Removing battery when transporting

rochrunner

Well-Known Member
Region
USA
City
Rochester Hills MI
When my wife got her Verve+ step-thru in 2019, the dealer and/or the user manual said to remove the battery when transporting the bike on a rack. She always does this, although it never made any sense to me since any rain or dust when traveling is going to get down into the battery contacts, etc. My Specialized e-bike certainly doesn't require this.

So is this really necessary? All I can think of is that they're afraid that the battery could become unlatched and fall off -- is this likely?
 

m@Robertson

Well-Known Member
Region
USA
Its not unheard of, so the best practice I have always heard echoed across all ebikes is to pull the battery off the bike when transporting. I do it myself as part of removing as much weight as possible from the rack. I also remove my panniers so they aren't drogue chutes.
 

6zfshdb

Well-Known Member
Region
USA
City
Northeast Pennsylvania
If both you and your rack can handle the extra weight, leave the battery on.

I always remove mine though, primarily for weight reduction. If the bike were to be stolen off the rack, at least the thief won't get the battery too.

If you're worried about water & debris getting into the contacts it should be possible to make a cover. I sculpted a piece of Styrofoam to cover mine.
 

Tyson

Member
I started out removing mine, but it became a pain. So now I only do it for long trips. My racks can hold the weight, and I figure the bike can handle the weight of me and the battery it can handle the battery and not me.

For Bosch:
Bosch Battery Contact Pin Cover - BDU2XX, BDU3XX, BDU4XX

This will cover either the bike contact end or the charger end. So buy 2, so you have a cover for your charger plug and also for your bike when the battery is removed. Honestly I don't know why at least one of these wasn't included with the bike.
 

Dallant

Well-Known Member
Region
USA
I do this every time because it makes the bike lighter/easier to lift, reduces weight stress in the ebike and bike rack, and removes the chance your battery may come loose and fall into the road at high speed. Plus, it may reduce the desire to steal the bike.
 

tomjasz

Well-Known Member
Region
USA
City
Minnesnowta
I started out removing mine, but it became a pain
There is a caveat. Hailong Shark cases have slots in the base they can easily corrode. Riders that never remove and check contacts have the most problems. The connection should be checked often and for best practice treated with ACF50 or Boeshield.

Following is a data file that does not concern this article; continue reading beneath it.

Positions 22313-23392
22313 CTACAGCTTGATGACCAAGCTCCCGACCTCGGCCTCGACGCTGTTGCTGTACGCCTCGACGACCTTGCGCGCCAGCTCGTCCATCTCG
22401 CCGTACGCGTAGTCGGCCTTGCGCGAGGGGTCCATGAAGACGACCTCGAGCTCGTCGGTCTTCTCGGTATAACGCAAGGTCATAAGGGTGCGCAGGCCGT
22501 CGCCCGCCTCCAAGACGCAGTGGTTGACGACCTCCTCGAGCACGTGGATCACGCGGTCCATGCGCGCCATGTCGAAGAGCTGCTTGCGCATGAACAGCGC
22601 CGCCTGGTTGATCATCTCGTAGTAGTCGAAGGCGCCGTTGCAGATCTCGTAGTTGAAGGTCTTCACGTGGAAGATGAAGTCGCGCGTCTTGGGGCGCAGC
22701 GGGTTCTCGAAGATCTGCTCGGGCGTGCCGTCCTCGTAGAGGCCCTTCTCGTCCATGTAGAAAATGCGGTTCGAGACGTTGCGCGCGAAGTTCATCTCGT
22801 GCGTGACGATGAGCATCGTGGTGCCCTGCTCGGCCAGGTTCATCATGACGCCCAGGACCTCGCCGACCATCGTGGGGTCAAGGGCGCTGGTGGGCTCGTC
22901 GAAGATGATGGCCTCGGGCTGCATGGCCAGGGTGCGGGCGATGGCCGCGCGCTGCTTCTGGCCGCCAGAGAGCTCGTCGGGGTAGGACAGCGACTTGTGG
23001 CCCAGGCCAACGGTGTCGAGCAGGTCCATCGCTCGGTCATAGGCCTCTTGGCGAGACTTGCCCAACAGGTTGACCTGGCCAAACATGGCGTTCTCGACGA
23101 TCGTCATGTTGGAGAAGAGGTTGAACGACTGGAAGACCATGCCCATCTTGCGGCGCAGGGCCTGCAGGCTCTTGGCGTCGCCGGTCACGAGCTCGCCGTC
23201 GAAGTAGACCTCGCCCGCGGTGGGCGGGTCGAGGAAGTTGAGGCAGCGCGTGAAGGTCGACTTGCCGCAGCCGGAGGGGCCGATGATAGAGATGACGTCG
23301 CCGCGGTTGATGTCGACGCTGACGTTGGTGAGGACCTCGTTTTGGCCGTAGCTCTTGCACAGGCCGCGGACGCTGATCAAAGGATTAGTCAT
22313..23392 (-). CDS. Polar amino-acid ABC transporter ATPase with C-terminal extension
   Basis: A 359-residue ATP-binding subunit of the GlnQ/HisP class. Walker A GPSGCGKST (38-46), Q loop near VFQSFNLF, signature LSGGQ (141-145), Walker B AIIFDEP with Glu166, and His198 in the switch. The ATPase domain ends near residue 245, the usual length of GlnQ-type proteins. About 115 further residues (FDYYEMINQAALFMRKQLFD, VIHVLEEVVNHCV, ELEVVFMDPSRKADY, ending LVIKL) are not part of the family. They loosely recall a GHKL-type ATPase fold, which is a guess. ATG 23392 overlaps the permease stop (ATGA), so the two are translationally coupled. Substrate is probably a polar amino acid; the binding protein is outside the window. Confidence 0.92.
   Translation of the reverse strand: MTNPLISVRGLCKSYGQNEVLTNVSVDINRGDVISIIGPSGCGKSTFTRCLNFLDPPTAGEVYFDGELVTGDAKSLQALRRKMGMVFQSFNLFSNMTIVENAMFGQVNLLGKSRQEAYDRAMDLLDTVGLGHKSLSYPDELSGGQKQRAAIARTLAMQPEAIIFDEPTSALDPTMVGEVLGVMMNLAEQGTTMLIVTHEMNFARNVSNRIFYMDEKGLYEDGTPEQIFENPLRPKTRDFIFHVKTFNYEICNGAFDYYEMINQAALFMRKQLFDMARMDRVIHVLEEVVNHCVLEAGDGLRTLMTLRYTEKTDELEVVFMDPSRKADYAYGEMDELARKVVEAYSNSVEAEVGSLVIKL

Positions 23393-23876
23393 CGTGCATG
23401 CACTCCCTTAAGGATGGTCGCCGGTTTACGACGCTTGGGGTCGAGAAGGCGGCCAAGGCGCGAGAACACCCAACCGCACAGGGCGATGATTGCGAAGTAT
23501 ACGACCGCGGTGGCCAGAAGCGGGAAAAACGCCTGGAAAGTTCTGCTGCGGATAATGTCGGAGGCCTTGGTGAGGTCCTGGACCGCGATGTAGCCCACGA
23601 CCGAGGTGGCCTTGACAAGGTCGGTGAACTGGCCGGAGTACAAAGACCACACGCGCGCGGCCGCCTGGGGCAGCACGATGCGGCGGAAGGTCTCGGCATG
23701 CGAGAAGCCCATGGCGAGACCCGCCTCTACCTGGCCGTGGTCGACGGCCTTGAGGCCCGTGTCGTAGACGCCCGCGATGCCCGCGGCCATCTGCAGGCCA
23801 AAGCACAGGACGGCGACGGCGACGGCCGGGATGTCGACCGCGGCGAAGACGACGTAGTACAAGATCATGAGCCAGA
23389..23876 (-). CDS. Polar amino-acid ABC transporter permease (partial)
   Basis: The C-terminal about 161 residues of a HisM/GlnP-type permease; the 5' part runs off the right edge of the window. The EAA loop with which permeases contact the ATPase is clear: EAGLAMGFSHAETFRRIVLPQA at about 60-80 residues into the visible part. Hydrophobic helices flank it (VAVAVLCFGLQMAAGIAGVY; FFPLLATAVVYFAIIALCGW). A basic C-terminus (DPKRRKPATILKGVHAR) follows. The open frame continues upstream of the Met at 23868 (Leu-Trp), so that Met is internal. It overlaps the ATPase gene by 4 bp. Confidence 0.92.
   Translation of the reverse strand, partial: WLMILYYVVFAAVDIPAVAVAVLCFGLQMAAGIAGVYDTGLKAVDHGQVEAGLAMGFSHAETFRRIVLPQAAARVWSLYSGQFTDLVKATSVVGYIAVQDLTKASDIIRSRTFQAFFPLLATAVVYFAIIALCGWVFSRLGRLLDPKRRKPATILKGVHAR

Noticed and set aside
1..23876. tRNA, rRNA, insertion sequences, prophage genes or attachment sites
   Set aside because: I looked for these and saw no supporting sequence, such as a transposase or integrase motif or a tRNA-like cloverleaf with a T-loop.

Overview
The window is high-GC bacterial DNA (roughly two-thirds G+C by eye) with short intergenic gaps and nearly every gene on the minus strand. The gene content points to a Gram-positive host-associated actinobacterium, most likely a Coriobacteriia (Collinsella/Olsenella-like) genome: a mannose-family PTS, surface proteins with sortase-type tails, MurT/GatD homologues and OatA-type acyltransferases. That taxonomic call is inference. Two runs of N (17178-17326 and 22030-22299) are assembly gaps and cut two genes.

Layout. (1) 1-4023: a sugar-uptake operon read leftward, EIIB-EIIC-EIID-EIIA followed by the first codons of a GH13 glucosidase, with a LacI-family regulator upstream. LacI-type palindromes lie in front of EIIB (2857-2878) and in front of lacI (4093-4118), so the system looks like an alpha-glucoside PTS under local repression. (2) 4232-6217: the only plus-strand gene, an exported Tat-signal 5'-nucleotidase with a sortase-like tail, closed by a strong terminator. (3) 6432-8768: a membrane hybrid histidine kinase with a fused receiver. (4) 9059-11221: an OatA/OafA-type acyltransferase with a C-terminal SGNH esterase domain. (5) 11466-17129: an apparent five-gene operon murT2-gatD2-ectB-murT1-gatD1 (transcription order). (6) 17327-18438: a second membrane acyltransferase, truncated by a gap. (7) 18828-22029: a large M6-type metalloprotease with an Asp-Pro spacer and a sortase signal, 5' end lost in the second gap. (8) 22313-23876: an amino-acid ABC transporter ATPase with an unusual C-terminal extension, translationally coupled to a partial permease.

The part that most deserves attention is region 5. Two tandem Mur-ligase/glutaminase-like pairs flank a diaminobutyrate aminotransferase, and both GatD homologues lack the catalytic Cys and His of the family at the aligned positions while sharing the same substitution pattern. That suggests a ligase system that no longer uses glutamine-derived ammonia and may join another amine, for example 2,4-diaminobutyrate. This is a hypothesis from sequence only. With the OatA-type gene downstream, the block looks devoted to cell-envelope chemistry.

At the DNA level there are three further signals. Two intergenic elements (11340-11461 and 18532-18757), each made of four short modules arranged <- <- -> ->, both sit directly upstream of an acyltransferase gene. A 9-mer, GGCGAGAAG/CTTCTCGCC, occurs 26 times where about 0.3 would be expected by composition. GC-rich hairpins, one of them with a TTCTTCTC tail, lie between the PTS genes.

ALL frame-mounted batteries should be on a routine maintenance schedule to confirm good contacts.

The results of poor maintenance can be disturbing and damaging.
 

tomjasz

Well-Known Member
Region
USA
City
Minnesnowta
If both you and your rack can handle the extra weight, leave the battery on.
I have never read posts from you that I find, well, just not accurate. Removing the battery in my experience with customers is the best practice. I left mine on and got caught in a rainstorm. Water found every weak spot in the system. The second time I got caught with bikes on the rack connections had been treated with AC50, and black Rtv worked into every cranny saved the day.

SO, bottom line, IMO, properly prepped all systems are go.
 

rochrunner

Well-Known Member
Region
USA
City
Rochester Hills MI
I started out removing mine, but it became a pain. So now I only do it for long trips. My racks can hold the weight, and I figure the bike can handle the weight of me and the battery it can handle the battery and not me.

For Bosch:
Bosch Battery Contact Pin Cover - BDU2XX, BDU3XX, BDU4XX

This will cover either the bike contact end or the charger end. So buy 2, so you have a cover for your charger plug and also for your bike when the battery is removed. Honestly I don't know why at least one of these wasn't included with the bike.
@Tyson What are the differences among those three part numbers?
 

Stefan Mikes

Well-Known Member
Region
Europe
City
Mazovia, Poland
I do this every time because it makes the bike lighter/easier to lift, reduces weight stress in the ebike and bike rack, and removes the chance your battery may come loose and fall into the road at high speed. Plus, it may reduce the desire to steal the bike.
What he said.
 

Tyson

Member
@Tyson What are the differences among those three part numbers?
If you search this you will find this is the title for the same part number. I am guessing maybe this indicates 2nd generation, then 3rd generation, then 4th generation ... and they all used the same connector so you have this series of numbers. I was confused too initially. You will find many reputable online sellers selling for $3 to $4 each plus shipping, so I just bought 3 since I want 2 in use and I am pretty sure I am going to lose one.
 

6zfshdb

Well-Known Member
Region
USA
City
Northeast Pennsylvania
Thanks for calling me out on this. I should have qualified my statement about leaving the battery on.

I meet many people in trailhead parking lots. Quite a few drive a fairly short distance from their garage to the place where they plan to ride and elect to leave their batteries on during transport.

For longer trips, especially in bad weather, removing the battery is always a good practice.

Some bike makers use a semi integrated battery which is difficult to remove. It is always a good idea to check with the manufacturer as to what they recommend during transport.
 

Bikeknit

Active Member
Region
USA
City
Kansas City
Just checked with Kona. My Dew-e dl has a removable but integrated battery and they told me to leave it on. The battery isn't that hard to remove but it leaves a lot of stuff exposed.